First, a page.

This book was so enchanting. It felt like being brought into another world with a fascinating multi-faceted guide, who was a mountaineer, scholar, nature-lover, avid reader and, most importantly, a poet. I couldn?t believe he was so young when he wrote the book. His use of language t...

  • Yvonne
    Sep 07, 2015

    Three centuries ago, no one was interested in mountains and other wild places. The land could not be cultivated, nor was there any point in possessing them and the people who inhabited these heights were considered a lesser human. They were considered no go areas. But in the middle of ...

    This book was so enchanting. It felt like being brought into another world with a fascinating multi-faceted guide, who was a mountaineer, scholar, nature-lover, avid reader and, most importantly, a poet. I couldn?t believe he was so young when he wrote the book. His use of language t...

    It's a miracle that the ranks of people who have scaled mountains and rambled around hilltops count one of the most brilliant writers I have ever read -- a man totally perceptive to the impact that mountains have had on a human psyche, and also able to get across so richly the impact t...

    Why do people climb mountains despite the obvious danger to their life and limb? This book attempts to answer that question. Many examples are given here but I?ll just pick one, that of George Mallory. He was just 35 years old with a young wife and three kids ages 6, 4 and a bab...

    This book not only helped me to further understand my own fascination with mountains and mountaineering but also helped me to see the landscape and the pursuit in new lights, only furthering my love for mountains. ...

    What a stunningly good book! In an age of dodgy politicans, greedy bankers, money-grubbers and profiteers, Wayne Rooney, X-Factor and disposable junk culture in general, reading something like this is a total balm for the senses. The book is so obviously a labour of love for McFarlane ...

    Ik zal het zeggen zoals het is: ik ben een fan van Robert Macfarlane en ik hou ervan om te lezen hoe hij oude of wilde plaatsen zelf verkent en hoe hij dat ervaart. Ik hou van zijn stijl en van zijn gedachtengang, ik hou ervan hoe hij eerlijk is, hoe hij een boek opbouwt tot een soort ...

    A wonderful read that is not just for those who feel the need to climb higher and go further than others have gone before, but also for those like me who are content to learn about the seemingly contradictory addictive drive for glory and zen like pursuit of inner enlightenment that ma...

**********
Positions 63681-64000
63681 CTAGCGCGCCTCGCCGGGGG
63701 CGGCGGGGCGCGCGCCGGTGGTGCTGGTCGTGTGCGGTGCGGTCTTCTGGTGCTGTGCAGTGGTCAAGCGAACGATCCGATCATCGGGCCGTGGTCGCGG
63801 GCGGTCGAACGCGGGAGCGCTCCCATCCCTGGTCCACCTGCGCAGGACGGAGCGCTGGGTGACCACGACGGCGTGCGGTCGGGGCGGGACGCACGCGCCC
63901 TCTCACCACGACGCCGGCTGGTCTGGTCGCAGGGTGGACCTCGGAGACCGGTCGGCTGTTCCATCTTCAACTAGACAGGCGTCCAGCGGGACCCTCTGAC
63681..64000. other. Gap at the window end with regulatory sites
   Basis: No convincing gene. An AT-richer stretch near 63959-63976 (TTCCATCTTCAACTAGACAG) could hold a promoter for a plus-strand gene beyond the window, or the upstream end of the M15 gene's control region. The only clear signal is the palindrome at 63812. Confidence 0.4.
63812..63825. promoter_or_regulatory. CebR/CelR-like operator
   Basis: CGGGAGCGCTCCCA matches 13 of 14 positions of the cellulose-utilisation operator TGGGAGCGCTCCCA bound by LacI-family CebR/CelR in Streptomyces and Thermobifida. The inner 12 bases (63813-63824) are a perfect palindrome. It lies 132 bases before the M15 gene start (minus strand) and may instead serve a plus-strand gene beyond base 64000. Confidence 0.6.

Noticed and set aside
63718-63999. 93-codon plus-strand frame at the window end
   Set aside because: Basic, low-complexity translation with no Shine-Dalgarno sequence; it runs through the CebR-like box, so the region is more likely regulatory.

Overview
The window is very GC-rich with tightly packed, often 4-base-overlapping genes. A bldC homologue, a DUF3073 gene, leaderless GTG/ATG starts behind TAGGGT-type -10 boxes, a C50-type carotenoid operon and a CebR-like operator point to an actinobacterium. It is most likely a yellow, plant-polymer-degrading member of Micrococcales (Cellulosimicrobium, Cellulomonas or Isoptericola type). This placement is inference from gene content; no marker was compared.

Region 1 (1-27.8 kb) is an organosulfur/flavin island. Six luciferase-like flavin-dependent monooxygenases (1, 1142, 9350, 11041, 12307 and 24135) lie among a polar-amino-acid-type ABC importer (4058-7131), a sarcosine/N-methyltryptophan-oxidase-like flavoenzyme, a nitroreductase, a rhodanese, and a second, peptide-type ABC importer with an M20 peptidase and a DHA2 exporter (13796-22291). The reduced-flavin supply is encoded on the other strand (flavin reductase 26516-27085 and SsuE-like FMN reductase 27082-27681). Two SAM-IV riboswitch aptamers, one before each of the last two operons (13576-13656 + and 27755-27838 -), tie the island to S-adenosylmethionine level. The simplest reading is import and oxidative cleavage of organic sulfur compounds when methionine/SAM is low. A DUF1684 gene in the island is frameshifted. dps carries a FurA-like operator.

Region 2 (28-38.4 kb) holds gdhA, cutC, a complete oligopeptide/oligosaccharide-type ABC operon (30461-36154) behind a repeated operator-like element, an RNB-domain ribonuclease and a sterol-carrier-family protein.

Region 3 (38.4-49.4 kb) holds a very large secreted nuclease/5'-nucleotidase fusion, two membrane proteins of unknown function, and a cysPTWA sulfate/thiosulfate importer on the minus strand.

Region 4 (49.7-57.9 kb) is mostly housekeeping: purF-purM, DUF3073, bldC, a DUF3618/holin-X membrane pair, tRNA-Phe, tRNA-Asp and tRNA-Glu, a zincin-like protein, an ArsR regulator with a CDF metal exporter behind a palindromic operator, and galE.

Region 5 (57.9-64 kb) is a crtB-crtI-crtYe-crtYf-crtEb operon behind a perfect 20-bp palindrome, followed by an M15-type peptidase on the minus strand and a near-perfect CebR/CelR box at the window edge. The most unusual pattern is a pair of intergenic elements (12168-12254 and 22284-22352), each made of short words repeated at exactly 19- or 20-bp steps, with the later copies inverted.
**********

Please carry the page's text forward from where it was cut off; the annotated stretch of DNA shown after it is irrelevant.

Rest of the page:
Really struggled with this at times, the geology parts and MacFarlane's personal mountain experiences were interesting, unfortunately there was not much on this, the bulk of the book was the history of mountain climbing and this is where I had issues. It felt messy, jumping about in ti...

    George Mallory, who may have been the first person to climb to the top of Mount Everest, was asked why he was motivated to do so. This book answers the question, both for Mallory and for everyone else (the author included) who walks in mountains, be they less than 1000 metres or more t...

    This is a beautiful exploration of mountains, and how they have been imagined across the centuries, and why people are drawn to them. Macfarlane is a wonderful writer (and has, by the way, a brilliant twitter account), although I think he overeggs his prose a little at times. There's a...

    Mcfarlane has written a book on the fascination with mountains and has provided us with a survey of the associative literature, history and personal accounts. He documents the changing attitudes of men to mountains. He tries to answer the question 'Why do people still go to mountains? ...

    Fascinating history of mountain climbing and the obsession especially of western Europeans with scaling the highest peaks in the world. I learned that it was Thomas Burnet, a Church of England churchman and philosopher, who studied and examined the surface of the earth and creation of ...

    Hmm, yes, writing style. This boy was too learned and it showed. I'm not sure if he meant it too, but again I couldn't engage with his philosophising over mountaineering. Even while much of it was about Mont Blanc and Chamonix which is where I was reading it. I'm writing this about two...

    This is a wonderfully written piece of text. I enjoyed the start of the book, and I enjoyed the end. I like the style of philosophising about the mountains, and questioning why people visit them, walk on them and climb. The only criticism I have is that the material is probably better ...